Walkable Suburbanism: Palo Alto, CA

Palo Alto is thought to be one of the most educated and expensive cities in the United States. It is a diverse community; with a mixture of old and new and a vibrant pedestrian friendly core. Palo Alto is also the location of Stanford University and is considered to be the “birth place of the Silicon Valley.”

Located 33 miles south of San Francisco, Palo Alto was founded by Leland Stanford Sr., when he established Stanford University in 1885. Leland Stanford Sr. was the 8th Governor of California and the president of the Southern Pacific and Central Pacific Railroads. The city is named after a famous redwood tree popular in the area, known as El Palo Alto, translated from Spanish to mean “tall tree.”

Stanford originally intended to found his university in neighboring Mayfield, with the condition that alcohol be banned from the rowdy town. With his reform request rejected, 740 acres outside of Mayfield was acquired for the establishment of Palo Alto in 1894. In 1925, the two neighboring cities merged given present day Palo Alto the distinction of have two downtown areas.

Largely built-out by the1960s, the city’s housing stock contains a large collection of Craftsman and California Colonials dating back to the late-19th century and Eichler-style structures built in the years following the end of World War II. Due to a large jobs-to-housing imbalance and being home to some of the most attractive jobs in the nation, Palo Alto’s housing market values are some of the most expensive in the country.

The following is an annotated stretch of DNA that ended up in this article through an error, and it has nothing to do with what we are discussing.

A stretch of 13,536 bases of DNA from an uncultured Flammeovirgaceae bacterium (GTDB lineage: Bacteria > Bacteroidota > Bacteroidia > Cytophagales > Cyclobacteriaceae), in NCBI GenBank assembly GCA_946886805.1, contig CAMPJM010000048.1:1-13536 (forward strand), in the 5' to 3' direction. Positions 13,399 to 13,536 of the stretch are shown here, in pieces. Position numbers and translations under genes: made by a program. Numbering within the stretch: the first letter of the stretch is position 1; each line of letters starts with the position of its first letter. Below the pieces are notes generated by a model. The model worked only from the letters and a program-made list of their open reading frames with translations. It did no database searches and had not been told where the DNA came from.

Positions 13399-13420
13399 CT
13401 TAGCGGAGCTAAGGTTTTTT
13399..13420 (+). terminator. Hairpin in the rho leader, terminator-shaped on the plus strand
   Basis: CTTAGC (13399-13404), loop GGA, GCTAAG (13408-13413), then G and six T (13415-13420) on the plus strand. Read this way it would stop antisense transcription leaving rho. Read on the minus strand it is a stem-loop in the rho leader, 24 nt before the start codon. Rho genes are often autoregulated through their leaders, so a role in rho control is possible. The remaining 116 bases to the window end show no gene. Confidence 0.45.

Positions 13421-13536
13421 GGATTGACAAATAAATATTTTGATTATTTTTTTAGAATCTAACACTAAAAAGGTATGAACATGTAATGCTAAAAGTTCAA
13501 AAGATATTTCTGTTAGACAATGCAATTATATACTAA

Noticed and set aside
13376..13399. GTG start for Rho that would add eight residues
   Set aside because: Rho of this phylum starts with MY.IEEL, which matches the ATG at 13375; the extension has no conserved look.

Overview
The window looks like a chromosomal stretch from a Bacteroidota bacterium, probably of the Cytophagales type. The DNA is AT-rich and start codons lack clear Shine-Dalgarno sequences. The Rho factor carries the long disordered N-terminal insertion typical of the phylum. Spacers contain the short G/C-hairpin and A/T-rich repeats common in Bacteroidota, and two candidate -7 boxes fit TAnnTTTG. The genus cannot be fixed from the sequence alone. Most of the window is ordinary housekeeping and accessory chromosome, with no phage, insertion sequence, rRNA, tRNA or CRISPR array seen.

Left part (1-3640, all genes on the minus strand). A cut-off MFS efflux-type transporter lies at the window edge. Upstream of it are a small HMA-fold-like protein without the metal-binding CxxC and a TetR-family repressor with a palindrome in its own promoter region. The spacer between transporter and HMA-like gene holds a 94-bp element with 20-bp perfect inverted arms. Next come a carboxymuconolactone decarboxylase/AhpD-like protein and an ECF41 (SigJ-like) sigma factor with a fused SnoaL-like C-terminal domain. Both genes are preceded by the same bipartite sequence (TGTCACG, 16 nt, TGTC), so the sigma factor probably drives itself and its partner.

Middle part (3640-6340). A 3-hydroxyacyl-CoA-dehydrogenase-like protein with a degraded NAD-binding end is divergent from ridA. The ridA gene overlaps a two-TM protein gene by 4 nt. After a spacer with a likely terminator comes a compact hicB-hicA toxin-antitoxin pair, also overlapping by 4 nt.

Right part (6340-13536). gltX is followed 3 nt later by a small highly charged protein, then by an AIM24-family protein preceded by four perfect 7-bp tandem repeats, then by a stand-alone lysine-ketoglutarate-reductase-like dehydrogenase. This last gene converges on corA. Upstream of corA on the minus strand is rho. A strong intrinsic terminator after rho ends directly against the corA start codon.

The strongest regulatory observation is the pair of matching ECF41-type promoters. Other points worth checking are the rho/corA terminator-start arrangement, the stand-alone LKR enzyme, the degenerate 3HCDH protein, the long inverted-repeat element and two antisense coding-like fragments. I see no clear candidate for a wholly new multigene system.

Located in the heart of the Silicon Valley, there are over 98,000 people employed in the city of 66,853 residents. Notable firms and research facilities headquartered in the city include Hewlett-Packard, Tesla Motors, VMware, Inc. and Space Systems/Loral. Others include Accenture, Dell, Groupon, Lockheed Martin, Merrill Lynch, Nokia Research Center, SAP SE, and Skype. Companies once headquartered in Palo Alto include Google, Facebook and PayPal.

Downtown Palo Alto is centered along University Avenue. Here, visitors will find theaters, bookstores, clothing stores, oriental rug stores and jewelry stores in addition to several restaurants, outdoor cafes, bars and entertainment venues. What you won’t find is parking meters. On-street parking, municipal parking lots and garages are free. University Avenue is also the location of Palo Alto’s CalTrain commuter rail station. It is CalTrain’s second most popular behind 4th and King in San Francisco.

The first Bicycle Boulevard in the nation was established in the city during the 1980s. Today, nearly 10% of the city’s residents bike to work. In addition, 4.8% walk to work. Home to a well-connected street grid, the city’s municipal code protects an extensive urban forest, providing shade and slowing down automobile traffic.

Palo Alto has also made several “top lists” for cities in which millennials should move. With an unemployment rate of under 4%, the job market alone is an attractive aspect of this city. However, Palo Alto offers much, much more with ample access to bars and restaurants, transit access to the Bay Area’s largest cities and a high level of education and diversity among residents.

Article by Kristen Pickrell and Ennis Davis, AICP. Photographs by Daniel Herbin